• Sun
  • Dec 28, 2014
  • Updated: 3:43pm
PUBLISHED : Monday, 05 May, 2014, 3:01am
UPDATED : Monday, 05 May, 2014, 3:01am

No place for hateful finger-pointing in a truly civil society

Alice Wu is troubled by the incivility on display of late in Hong Kong, which has less to do with a peeing toddler than the reactions to it

The call of nature has been too much on our minds in Hong Kong. Almost everyone has weighed in and pent-up emotions have been gushing out over the now infamous video of a mainland couple allowing their child to urinate in a busy Mong Kok street.

The cultural divide between Hongkongers and mainlanders is already dangerously wide, and continues to grow.

Previously deemed too unsavory a topic for the dinner table, details of this latest incident of our culture clash have broken down the walls of etiquette. While discussion of current events may be necessary, there's a difference between being socially engaged and perpetuating animosity.

Finger-pointing resolves nothing, nor does dwelling on the distasteful details. Retaliation and aggression perpetuate hate; and hate, of course, begets hate. It's unfortunate that some commentators, be they media figures themselves or those quoted in the news, have not only exacerbated the problem, but helped to create new ones.

Resolving this culture clash once and for all will take every ounce of our political wisdom, dexterity and magnanimity. In the meantime, humanity does have a choice. We can continue to obsess, or we can channel our thoughts elsewhere.

It's not so much an issue of "when nature calls" any more; it wasn't entirely that to begin with. It's now up to us to decide what we do "when humanity calls".

Ponder what Martin Luther King Jnr said at his Nobel Peace Prize acceptance speech in 1964: "Man must evolve for all human conflict a method which rejects revenge, aggression and retaliation."

Ponder, also, the themes of William Golding's Lord of the Flies, because we in today's Hong Kong are living through a modern version of his masterpiece: confronting the conflicting human impulses towards civilisation and barbarity; right and wrong; and individualism and the collective good.

And what do we make of the so-called tolerance paradox? When a person who values tolerance responds antagonistically to intolerance, the person stands accused of being intolerant himself.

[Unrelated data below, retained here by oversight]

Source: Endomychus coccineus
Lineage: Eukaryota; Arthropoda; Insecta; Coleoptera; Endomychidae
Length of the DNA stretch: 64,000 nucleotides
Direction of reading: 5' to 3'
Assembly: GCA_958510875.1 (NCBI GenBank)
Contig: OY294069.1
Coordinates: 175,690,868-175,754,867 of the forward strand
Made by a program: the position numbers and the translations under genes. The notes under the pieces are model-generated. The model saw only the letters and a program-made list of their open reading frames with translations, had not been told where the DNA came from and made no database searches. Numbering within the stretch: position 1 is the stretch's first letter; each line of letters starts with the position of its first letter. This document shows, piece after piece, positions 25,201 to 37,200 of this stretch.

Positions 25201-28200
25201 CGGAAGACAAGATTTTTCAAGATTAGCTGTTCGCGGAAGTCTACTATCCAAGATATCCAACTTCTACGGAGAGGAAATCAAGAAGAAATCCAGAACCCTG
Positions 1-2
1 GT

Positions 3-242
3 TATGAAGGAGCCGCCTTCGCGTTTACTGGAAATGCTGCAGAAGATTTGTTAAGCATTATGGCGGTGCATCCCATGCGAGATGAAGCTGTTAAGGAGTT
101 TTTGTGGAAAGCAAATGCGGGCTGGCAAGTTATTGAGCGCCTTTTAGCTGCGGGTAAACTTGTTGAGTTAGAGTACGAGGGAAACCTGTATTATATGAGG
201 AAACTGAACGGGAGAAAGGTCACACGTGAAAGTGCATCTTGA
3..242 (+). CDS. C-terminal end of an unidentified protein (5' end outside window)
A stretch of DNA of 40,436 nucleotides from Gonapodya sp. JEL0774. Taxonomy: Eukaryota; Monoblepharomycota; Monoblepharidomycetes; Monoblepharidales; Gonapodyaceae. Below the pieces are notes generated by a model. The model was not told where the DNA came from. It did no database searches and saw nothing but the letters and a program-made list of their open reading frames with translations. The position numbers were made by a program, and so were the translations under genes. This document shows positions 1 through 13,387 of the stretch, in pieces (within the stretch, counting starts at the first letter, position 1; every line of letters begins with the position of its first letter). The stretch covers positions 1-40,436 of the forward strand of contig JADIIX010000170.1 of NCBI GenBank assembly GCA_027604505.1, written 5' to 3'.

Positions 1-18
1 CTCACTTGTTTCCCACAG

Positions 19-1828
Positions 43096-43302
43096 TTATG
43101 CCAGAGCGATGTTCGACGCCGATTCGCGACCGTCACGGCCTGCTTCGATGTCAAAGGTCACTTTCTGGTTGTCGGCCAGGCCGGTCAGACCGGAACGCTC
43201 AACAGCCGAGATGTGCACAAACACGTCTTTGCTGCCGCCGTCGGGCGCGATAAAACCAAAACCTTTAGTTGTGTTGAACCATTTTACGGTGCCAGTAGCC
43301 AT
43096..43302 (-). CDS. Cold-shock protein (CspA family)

More troubling still, "tolerance" is sometimes misconstrued as condoning unlawful, unhygienic and inconsiderate behaviour in public.

Must we tolerate the intolerant? John Rawls, in A Theory of Justice, concludes that a just society must tolerate intolerance, for otherwise the society would itself be intolerant, and thus unjust. But Rawls also sees that society has a reasonable right of self-preservation that takes precedence over tolerance.

We have laws against relieving oneself in public, so that is our society's rejection of such an act. We don't have laws against perpetuating hate. Does that mean we tolerate it? In a tolerant society, do we have the moral right to be intolerant? We can't outlaw bad taste or rudeness. Does that mean we're encouraging these despicable traits?

The true test of civility is whether we can stand our ground, say our piece, then rise above it without resorting to aggression and retaliation, regardless of what others do to provoke us.

Alice Wu is a political consultant and a former associate director of the Asia Pacific Media Network at UCLA


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This article is now closed to comments

You miss the point a little. A fair-minded observer would feel sorry for the unfortunate peeing child, and see local overreaction. Through no fault of his own he is a manifestation of the bigger underlying frustrations in HK caused by a corrupt, unaccountable and incompetent Gov. Mainland arrivals are blamed for over crowded streets, local businesses squeezed out by mainland tourist arrivals (eg a Prada in Ap Lei Chau?), no places at kindergartens, schools, hospitals, assaults on journalists, interventions by Beijing officials, land policy, housing etc. The child peeing is a lighting rod for all these problems and so the protests are about all of this, not just pee. Absence of representative Government will continue to cause these apparent over-reactions. The US didn't revolt against the British out over just tea, there were more serious underlying issues at play, in particular no taxation without representation, a lesson we could learn from.
Dai Muff
First, why persist in this myth that it was only urination? Second, civility is a a two-way atreet. Many years ago I saw a woman change a baby's fully loaded diaper on a table in a Maxium's dim-sum restaurant. Would most consider this civil behaviour if they were at the next table? And if not, why would it be fine for our streets to become public toilets? It is less uncivil to reprimand people for using the streets as a toilet than it is to use the streets and public areas as a toilet. Triads routinely use this as a lever to force tenants out of their buildings after all.
Dai Muff
Lack of toilet training is not an act of God. And yes, accidents happen sometimes. But I see no evolutionary reason why one cultural group has weaker bladders and sphincters than others. Social mores DO have a role here.
Dai Muff
I'd care if I were in Manila, but at least it would be their home. Believe it or not, defecating on the street is not a mark of sovereignty.
A Kuro
Filipinos pee and ****$ everywhere on the streets in manila and nobody cares.
It was a simple case of force majeure, the same if someone vomited on the street. Move on.
Though or through mixing perspectives
AW presents inspiring arguments
See how readers turn Rawls` original position
into biogeopolico positions


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